Matthew 5-7: The Greatest (and most hated) Sermon

In Matthew

The Sermon on the Mount was Jesus’ first major sermon in which he outlined the nature of his kingdom. This sermon was, in some ways, like a major presidential speech with a large crowd that came to hear about “the Kingdom” that Jesus was talking about. The word “radical” is probably overused, but in this case it understates …

Luke 4: Wilderness Temptations

In Luke

What’s wrong with the Creator of the Universe turning a stone into a loaf of bread? This first temptation of Satan was subtle but yet struck at the very core of God’s Kingdom. In this lecture we discussed the parallels between the wilderness temptations of Jesus (Luke 4), the temptations of …

Romans 3:3 – God’s Faithfulness

In Romans

The primary subject of Romans is God’s faithfulness and trustworthiness. As Richard B. Hays, Dean and Professor of New Testament at Duke Divinity School beautifully summarized, “Many people have misread the book of Romans as a book that explains how we can legally get to heaven. This interpretation, however, misses the central question …

What is “the hour” in John’s Gospel?

In John

The Gospel of John has an intentional focus on “the hour” of Jesus. Before his first miracle, Jesus said that “My hour has not yet come” (2:4). During his early life and ministry, we are twice told that “his hour had not yet come” (7:30 and 8:20). Toward the end …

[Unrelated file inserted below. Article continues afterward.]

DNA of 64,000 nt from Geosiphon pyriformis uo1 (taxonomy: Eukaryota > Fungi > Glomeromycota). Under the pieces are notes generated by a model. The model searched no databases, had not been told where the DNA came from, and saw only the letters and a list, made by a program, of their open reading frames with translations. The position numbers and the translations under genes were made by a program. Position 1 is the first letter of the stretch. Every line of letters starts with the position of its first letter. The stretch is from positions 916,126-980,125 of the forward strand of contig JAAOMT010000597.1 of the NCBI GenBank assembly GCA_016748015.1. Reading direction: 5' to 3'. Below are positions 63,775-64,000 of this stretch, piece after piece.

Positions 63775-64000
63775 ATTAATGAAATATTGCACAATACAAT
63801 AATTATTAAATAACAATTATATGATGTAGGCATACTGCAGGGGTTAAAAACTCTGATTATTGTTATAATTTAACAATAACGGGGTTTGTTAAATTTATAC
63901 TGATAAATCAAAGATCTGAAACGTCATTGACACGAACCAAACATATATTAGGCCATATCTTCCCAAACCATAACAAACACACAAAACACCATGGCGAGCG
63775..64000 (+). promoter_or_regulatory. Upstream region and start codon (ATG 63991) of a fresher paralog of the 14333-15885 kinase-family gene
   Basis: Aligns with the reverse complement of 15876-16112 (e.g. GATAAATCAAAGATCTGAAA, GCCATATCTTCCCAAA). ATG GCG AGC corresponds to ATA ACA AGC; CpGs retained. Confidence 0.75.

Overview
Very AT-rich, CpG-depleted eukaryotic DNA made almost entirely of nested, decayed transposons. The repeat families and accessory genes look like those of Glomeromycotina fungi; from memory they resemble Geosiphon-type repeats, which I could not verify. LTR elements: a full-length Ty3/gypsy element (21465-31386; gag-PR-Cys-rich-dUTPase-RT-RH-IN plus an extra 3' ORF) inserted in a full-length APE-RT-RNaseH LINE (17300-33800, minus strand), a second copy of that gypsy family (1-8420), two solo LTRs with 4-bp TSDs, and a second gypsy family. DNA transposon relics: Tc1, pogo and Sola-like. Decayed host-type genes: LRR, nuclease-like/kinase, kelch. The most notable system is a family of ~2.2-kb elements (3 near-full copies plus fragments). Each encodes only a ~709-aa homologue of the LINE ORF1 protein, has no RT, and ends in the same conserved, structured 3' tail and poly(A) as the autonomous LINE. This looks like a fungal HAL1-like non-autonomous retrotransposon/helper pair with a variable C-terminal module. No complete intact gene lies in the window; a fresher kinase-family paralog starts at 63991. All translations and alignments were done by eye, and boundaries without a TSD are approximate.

John as an Eyewitness Account

In John

The Gospels are considered by many to have been written long after the fact. Bart Ehrman compares their reliability to “the telephone game” – a game which is designed to produce distortion in the original message as it is whispered from one person to another. Many recent publications, however have …

Malachi: “I loved Jacob…I hated Esau”

In Ester, Malachi

Although it is often said that “God loves the sinner, but hates the sin,” the words that open the book of Malachi could suggest otherwise. According to Arthur Pink in The Sovereignty of God, “It has been customary to say God loves the sinner, though He hates His sin. But …

Esther and “The Tank Man”

In Ester, Malachi

The courage of Esther to risk her life for the good of others is a remarkable story that is a reflection of agape love: “There is no greater love (agape) than to lay down one’s life for one’s friends” (John 15:13). We also considered the brave action of an unknown …

Nehemiah: Building Contractor for God

In Ezra, Nehemiah

You don’t need to be a pastor to be involved in a “sacred” profession. The story of Nehemiah is a great example of this. Initially a government worker and then later a building contractor, Nehemiah joined forces with the pastor and scribe Ezra as they attempted to lead the people …

Ezra: Kohlberg’s States of Moral Development

In Ezra, Nehemiah

Ezra and Nehemiah returned to Jerusalem to encourage the people to rebuild the city, to stimulate reformation, and to help them return to God’s ways. What they found was that the people were intermarrying with foreign nations, breaking the Sabbath, and doing all kinds of things that were contrary to …